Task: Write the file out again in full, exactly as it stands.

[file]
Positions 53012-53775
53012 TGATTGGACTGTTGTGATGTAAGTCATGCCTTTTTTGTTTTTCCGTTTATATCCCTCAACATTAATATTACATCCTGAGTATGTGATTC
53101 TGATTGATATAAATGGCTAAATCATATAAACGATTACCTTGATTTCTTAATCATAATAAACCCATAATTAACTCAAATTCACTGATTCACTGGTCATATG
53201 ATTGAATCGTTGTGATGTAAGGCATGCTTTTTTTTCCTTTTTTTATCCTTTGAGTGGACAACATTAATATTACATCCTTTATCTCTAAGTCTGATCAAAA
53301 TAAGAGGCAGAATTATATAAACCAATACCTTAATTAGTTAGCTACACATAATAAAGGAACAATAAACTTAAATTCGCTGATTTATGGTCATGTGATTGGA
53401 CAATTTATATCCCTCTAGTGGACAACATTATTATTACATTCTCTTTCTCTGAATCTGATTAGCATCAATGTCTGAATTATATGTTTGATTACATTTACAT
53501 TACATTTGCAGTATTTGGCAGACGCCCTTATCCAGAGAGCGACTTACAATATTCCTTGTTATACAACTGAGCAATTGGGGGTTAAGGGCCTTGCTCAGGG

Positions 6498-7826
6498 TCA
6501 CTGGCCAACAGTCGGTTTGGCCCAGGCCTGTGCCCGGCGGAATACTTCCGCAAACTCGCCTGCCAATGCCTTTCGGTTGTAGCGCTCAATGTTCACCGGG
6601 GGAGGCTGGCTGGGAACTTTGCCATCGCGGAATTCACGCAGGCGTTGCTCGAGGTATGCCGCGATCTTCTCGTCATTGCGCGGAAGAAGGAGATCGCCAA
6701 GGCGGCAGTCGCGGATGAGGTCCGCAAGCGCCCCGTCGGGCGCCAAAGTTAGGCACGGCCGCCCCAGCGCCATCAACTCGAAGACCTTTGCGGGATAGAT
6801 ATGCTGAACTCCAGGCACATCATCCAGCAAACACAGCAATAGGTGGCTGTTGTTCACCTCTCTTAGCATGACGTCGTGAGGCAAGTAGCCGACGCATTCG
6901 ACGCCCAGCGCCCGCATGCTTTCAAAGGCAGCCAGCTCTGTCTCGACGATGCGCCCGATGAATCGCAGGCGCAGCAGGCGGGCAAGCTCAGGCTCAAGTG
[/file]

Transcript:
Positions 53012-53775
53012 TGATTGGACTGTTGTGATGTAAGTCATGCCTTTTTTGTTTTTCCGTTTATATCCCTCAACATTAATATTACATCCTGAGTATGTGATTC
53101 TGATTGATATAAATGGCTAAATCATATAAACGATTACCTTGATTTCTTAATCATAATAAACCCATAATTAACTCAAATTCACTGATTCACTGGTCATATG
53201 ATTGAATCGTTGTGATGTAAGGCATGCTTTTTTTTCCTTTTTTTATCCTTTGAGTGGACAACATTAATATTACATCCTTTATCTCTAAGTCTGATCAAAA
53301 TAAGAGGCAGAATTATATAAACCAATACCTTAATTAGTTAGCTACACATAATAAAGGAACAATAAACTTAAATTCGCTGATTTATGGTCATGTGATTGGA
53401 CAATTTATATCCCTCTAGTGGACAACATTATTATTACATTCTCTTTCTCTGAATCTGATTAGCATCAATGTCTGAATTATATGTTTGATTACATTTACAT
53501 TACATTTGCAGTATTTGGCAGACGCCCTTATCCAGAGAGCGACTTACAATATTCCTTGTTATACAACTGAGCAATTGGGGGTTAAGGGCCTTGCTCAGGG

Positions 6498-7826
6498 TCA
6501 CTGGCCAACAGTCGGTTTGGCCCAGGCCTGTGCCCGGCGGAATACTTCCGCAAACTCGCCTGCCAATGCCTTTCGGTTGTAGCGCTCAATGTTCACCGGG
6601 GGAGGCTGGCTGGGAACTTTGCCATCGCGGAATTCACGCAGGCGTTGCTCGAGGTATGCCGCGATCTTCTCGTCATTGCGCGGAAGAAGGAGATCGCCAA
6701 GGCGGCAGTCGCGGATGAGGTCCGCAAGCGCCCCGTCGGGCGCCAAAGTTAGGCACGGCCGCCCCAGCGCCATCAACTCGAAGACCTTTGCGGGATAGAT
6801 ATGCTGAACTCCAGGCACATCATCCAGCAAACACAGCAATAGGTGGCTGTTGTTCACCTCTCTTAGCATGACGTCGTGAGGCAAGTAGCCGACGCATTCG
6901 ACGCCCAGCGCCCGCATGCTTTCAAAGGCAGCCAGCTCTGTCTCGACGATGCGCCCGATGAATCGCAGGCGCAGCAGGCGGGCAAGCTCAGGCTCAAGTG